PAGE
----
Phillies fans offered credits, refunds for June tickets made moot by coronavirus

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By KYW Newsradio 1060
PHILADELPHIA (KYW Newsradio) — With the Major League Baseball season delayed because of the coronavirus pandemic, tickets for the 14 games scheduled in June are now useless. The Phillies gave fans some options for what to do with them.

John Weber, senior vice president of the team's ticketing operation, said individual ticket holders — or fans who bought single-game tickets through the club — were given the choice of credit or refund. 

It's similar to what the team did for games scheduled for April and May.

Season ticket customers who requested a refund for April and May were given a refund for June. If they asked for a 2021 season credit for April and May, they received a credit also for June.

“Working in sports ... you love interacting with the fans that you’ve known, their families,” Weber told KYW Newsradio. “You’ve seen them grow up. You know people. It’s interaction. Just like how we miss people that we work with at the office. ... It’s really hard and we’re all dealing with it.”

If a fan bought a ticket through StubHub, Weber explained in an email the Phillies refund the season ticket holder the value of the ticket that person sold on StubHub, which will credit the person who bought the ticket on StubHub 120% of what was paid on the secondary market.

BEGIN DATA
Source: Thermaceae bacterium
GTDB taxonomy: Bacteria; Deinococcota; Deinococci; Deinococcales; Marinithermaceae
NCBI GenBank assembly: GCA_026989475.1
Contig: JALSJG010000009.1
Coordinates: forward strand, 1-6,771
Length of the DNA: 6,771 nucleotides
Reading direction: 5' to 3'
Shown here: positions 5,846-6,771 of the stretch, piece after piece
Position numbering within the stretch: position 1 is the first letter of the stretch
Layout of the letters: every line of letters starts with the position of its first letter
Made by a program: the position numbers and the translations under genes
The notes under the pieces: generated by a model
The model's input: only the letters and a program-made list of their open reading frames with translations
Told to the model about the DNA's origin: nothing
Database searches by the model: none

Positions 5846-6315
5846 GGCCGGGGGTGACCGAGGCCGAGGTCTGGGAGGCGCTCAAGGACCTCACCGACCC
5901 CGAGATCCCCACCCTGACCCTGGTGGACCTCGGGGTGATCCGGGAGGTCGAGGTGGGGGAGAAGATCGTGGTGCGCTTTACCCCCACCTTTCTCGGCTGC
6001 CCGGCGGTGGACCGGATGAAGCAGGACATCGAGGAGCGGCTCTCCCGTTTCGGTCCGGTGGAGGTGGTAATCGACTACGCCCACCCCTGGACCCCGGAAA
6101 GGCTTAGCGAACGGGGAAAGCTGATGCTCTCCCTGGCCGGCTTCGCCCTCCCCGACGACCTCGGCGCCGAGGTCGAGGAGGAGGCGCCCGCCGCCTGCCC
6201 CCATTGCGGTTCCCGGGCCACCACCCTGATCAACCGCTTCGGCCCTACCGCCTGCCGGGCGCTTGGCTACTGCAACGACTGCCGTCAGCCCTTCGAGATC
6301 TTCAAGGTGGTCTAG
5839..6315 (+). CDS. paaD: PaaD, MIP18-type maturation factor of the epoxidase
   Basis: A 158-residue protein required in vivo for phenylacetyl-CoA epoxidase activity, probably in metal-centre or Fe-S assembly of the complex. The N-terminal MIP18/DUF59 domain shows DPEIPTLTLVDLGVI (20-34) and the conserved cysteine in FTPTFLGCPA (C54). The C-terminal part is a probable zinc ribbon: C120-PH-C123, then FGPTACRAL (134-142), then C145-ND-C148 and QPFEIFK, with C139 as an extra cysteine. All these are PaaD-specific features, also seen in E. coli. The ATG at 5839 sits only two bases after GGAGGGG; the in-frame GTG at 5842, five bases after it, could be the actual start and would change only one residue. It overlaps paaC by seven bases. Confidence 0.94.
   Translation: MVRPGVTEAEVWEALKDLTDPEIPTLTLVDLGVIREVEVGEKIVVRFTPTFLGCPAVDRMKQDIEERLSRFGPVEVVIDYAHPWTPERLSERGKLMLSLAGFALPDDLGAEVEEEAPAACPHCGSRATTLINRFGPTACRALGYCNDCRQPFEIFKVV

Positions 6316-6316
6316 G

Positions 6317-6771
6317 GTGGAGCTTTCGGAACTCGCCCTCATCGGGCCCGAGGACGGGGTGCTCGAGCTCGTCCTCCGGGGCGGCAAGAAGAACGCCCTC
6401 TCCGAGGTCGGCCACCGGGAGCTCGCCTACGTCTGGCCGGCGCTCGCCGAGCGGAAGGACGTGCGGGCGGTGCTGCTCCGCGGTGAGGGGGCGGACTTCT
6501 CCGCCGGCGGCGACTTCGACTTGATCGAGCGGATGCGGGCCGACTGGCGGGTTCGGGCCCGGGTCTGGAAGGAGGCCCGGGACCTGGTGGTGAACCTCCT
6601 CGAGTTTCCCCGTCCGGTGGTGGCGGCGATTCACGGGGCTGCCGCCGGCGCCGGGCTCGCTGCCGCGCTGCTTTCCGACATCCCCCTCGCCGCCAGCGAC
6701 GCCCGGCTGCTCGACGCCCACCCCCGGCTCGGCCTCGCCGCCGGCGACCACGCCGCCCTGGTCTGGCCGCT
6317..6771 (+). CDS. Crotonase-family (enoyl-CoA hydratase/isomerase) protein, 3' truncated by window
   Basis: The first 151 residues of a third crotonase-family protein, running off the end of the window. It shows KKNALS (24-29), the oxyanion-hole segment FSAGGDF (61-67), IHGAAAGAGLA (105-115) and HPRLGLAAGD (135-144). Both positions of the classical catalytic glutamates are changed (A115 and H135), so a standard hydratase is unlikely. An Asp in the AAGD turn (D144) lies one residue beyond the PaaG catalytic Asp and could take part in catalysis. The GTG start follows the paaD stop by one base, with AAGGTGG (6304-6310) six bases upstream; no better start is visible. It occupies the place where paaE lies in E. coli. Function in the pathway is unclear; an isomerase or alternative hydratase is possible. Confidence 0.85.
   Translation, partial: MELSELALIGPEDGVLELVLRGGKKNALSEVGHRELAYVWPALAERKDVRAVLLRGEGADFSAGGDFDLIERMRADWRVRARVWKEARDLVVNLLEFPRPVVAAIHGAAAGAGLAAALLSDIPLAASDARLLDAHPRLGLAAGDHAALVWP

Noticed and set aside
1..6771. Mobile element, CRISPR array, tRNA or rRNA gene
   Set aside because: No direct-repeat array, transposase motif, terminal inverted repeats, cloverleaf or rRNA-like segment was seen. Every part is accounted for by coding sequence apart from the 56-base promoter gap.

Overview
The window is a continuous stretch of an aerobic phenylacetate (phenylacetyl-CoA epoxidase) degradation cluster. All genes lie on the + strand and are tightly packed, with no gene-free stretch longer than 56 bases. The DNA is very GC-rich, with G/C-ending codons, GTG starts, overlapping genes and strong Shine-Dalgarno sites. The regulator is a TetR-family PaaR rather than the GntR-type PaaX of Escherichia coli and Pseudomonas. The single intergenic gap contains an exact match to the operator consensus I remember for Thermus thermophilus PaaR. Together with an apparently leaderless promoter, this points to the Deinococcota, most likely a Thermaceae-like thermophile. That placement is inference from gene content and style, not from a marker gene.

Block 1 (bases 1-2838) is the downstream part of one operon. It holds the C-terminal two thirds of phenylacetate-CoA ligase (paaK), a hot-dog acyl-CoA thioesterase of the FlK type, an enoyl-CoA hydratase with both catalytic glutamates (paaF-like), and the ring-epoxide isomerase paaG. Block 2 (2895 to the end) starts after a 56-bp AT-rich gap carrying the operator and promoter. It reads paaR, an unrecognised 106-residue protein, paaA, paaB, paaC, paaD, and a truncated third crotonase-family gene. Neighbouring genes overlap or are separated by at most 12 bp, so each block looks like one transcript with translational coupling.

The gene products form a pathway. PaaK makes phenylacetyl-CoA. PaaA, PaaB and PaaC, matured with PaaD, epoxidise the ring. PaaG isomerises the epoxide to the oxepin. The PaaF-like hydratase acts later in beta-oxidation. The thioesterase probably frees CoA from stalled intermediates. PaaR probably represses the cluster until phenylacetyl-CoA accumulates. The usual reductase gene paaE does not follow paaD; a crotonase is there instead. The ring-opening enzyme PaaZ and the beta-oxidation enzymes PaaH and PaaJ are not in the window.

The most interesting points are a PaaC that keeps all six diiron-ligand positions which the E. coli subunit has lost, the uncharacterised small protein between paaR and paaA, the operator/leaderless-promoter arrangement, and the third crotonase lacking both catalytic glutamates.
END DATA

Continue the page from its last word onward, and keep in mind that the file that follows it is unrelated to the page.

Weber said StubHub is an official partner of Major League Baseball. He’s not sure how other secondary market websites are handling these games. 

At least the first half of the original schedule has been wiped out by the coronavirus pandemic. It can be hard to resist wondering what could have been.

The 14 games that Citizens Bank Park was supposed to host in June featured a three-game series against the Cubs, a three-game set against the Marlins, a four-gamer against the Diamondbacks (featuring two postgame fireworks shows and a Bryce Harper bobblehead), and one game against the Padres. 

Last weekend, with its perfect spring weather, should have been a series against the Athletics. It's a shame, because the A’s, formerly of Philadelphia, don’t visit the Phillies often.

As of now, Weber said, the rest of the original schedule will be handled on a month-by-month basis.

In the meantime, MLB and the Players Association have yet to agree on how to get the season going. They can’t agree on number of games, which is directly connected to how much the players will be paid. Then, after that obstacle, they’ll need to agree on health and safety protocols. If the two sides can come to terms, it’s expected fans will not be allowed at the games until further notice.

Weber was with the Phillies in 1994 when a labor strike ended the season prematurely. The team had to deal with impacted games then just like they are now with COVID-19. When asked if the Phillies are pulling from that  experience 26 years ago, Weber said they're going by a customer-first philosophy.

“At the core, it’s helping your customer, and making sure if they have any concerns or issues, that you just try to help your customer — whether it was ’94 or whether it’s 2020,” Weber said.

He emphasized his hope that baseball is played this year at Citizens Bank Park.​